High-Level Conference “Combating Racism, Xenophobia and Intolerance in Europe”
Yerevan, 21-22 October 2013
Speech by Michael O’BRIEN, Vice-President of the Congress of Local and Regional Authorities of the Council of Europe
Ladies and Gentlemen,
It is a great pleasure for me to address this conference on behalf of the Congress of Local and Regional Authorities of the Council of Europe, and I wish to thank the organisers, the Armenian Chairmanship of the Committee of Ministers, for this timely initiative.
It is timely indeed, because we are witnessing a rise of racism, xenophobia and intolerance in Europe today, fuelled to a great extent by the consequences of the economic crisis and people’s disillusionment with mainstream politics and politicians unable to resolve the problems. In times of hardship, a search for scapegoats is a way to attribute the blame, and more often than not such scapegoats are people who are different than the majority.
We are witnessing populism and extremism hijacking the political agenda; however, extremism in political discourse is only the tip of the iceberg. It is a reflection of the undercurrent which is growing popular frustration finding its escape in intolerance towards all types of minorities – ethnic and religious; Jewish, Muslim or Christian; Roma and gay, foreigners in general. Paradoxically, because European diversity today is so broad, those who discriminate as a majority on one country can find themselves discriminated as a minority in another. One can only ask oneself: where does it stop?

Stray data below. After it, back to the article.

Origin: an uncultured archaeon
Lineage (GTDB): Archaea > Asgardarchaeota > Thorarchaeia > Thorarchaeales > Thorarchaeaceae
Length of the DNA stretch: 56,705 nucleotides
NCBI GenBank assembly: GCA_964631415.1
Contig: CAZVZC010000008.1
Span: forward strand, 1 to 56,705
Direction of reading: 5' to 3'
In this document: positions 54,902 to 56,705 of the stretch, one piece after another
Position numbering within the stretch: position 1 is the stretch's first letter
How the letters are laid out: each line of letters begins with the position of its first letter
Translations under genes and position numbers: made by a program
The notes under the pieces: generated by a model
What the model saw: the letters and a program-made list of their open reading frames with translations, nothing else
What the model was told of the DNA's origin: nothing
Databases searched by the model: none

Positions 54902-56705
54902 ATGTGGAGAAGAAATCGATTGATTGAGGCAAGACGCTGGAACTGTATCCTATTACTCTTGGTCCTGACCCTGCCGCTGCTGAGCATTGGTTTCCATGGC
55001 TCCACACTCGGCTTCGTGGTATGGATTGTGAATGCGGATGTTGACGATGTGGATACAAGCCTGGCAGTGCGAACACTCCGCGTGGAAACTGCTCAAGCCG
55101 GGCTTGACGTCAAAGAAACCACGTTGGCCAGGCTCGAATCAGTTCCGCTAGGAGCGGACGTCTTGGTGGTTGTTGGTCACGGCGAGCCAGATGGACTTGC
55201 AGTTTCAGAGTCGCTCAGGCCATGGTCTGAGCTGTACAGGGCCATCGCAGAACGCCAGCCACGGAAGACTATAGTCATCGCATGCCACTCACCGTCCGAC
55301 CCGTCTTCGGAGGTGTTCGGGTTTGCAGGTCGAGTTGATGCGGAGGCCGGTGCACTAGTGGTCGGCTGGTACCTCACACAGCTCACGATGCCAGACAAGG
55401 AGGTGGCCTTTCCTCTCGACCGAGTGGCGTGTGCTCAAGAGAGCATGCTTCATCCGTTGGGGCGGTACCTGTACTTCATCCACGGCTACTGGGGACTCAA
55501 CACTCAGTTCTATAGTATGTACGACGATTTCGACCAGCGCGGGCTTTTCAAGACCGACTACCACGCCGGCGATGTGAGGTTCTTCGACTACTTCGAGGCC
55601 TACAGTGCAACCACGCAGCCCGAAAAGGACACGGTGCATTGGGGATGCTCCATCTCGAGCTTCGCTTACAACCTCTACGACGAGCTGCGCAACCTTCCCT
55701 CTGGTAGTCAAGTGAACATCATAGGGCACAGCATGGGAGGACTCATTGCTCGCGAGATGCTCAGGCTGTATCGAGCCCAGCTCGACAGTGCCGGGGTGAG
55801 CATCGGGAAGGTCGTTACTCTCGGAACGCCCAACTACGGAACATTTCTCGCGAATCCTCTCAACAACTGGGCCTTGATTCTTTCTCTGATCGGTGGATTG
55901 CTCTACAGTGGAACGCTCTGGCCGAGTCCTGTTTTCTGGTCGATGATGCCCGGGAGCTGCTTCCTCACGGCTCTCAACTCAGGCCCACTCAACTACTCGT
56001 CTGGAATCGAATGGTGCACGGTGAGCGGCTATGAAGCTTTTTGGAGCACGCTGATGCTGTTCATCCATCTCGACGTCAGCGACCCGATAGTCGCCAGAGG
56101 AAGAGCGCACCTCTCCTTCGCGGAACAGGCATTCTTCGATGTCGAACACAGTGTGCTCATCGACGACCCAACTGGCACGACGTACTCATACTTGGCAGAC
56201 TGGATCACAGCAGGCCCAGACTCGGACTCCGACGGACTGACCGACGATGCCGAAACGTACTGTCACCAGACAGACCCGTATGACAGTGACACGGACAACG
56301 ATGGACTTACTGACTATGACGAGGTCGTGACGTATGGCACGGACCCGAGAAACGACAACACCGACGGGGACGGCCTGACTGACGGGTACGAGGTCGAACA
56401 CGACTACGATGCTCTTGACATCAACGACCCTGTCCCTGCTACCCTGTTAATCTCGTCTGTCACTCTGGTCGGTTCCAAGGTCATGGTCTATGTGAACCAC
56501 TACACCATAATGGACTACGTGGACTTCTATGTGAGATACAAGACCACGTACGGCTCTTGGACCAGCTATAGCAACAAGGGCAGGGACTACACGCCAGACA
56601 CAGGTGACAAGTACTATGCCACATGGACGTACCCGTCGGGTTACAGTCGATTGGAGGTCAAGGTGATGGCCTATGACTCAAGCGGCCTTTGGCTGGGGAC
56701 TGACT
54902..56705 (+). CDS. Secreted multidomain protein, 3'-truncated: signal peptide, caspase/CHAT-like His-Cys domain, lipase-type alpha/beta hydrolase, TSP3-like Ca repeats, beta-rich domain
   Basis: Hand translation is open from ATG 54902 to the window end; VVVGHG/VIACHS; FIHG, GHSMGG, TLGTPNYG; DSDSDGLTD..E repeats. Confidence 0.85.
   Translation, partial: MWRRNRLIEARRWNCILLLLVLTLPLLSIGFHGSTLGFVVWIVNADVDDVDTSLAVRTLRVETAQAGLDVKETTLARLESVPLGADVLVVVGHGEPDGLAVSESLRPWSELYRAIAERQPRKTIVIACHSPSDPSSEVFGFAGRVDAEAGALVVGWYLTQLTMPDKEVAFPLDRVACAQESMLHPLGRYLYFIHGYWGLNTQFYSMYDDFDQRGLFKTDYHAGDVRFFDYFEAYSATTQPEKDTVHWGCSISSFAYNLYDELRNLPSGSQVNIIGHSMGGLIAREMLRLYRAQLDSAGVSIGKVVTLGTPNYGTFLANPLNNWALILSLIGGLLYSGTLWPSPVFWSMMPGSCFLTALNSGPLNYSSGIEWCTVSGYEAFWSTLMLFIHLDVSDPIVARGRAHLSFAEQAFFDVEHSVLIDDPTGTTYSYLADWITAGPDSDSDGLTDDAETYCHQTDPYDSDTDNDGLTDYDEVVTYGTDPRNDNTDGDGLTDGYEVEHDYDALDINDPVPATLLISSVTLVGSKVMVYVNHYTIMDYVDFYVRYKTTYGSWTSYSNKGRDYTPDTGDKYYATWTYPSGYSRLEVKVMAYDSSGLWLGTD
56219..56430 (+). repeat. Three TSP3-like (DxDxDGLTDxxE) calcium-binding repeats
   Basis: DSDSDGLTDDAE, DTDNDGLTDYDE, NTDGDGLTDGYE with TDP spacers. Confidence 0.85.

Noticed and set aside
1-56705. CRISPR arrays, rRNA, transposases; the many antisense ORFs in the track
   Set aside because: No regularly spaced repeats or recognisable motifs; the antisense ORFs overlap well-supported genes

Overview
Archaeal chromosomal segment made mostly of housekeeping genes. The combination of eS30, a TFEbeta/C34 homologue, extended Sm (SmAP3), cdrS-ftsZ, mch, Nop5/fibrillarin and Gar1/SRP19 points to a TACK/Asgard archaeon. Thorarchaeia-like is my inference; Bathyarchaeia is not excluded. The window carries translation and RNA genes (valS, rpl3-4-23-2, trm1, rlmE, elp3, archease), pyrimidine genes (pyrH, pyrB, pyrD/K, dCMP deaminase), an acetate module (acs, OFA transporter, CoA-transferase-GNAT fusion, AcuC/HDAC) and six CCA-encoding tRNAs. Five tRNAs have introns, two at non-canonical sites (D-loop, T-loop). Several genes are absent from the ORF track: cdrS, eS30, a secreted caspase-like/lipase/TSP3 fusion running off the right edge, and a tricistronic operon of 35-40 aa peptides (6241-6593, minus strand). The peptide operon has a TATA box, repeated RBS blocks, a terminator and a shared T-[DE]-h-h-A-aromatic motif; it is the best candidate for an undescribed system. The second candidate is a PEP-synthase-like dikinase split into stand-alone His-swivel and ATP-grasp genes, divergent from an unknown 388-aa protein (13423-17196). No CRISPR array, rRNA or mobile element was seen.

Or, to look at it from another angle: where does it start? It is at the level of our communities where cultural groups, majority and minority, interact most directly, and it is at this level where tensions and strife may escalate into an open conflict. For us in the Congress, the fight against racism, xenophobia and intolerance must also begin in our towns, cities and regions. European directives and national laws are important, but they will remain a dead letter unless they are implemented at the level where their impact is most tangible: in our grassroots communities. And this, in turn, means changing the way the local population sees minorities, the way we value others. It means changing negative attitudes and false perceptions, promoting understanding of the advantages of cultural diversity, and fostering intercultural dialogue between different population groups.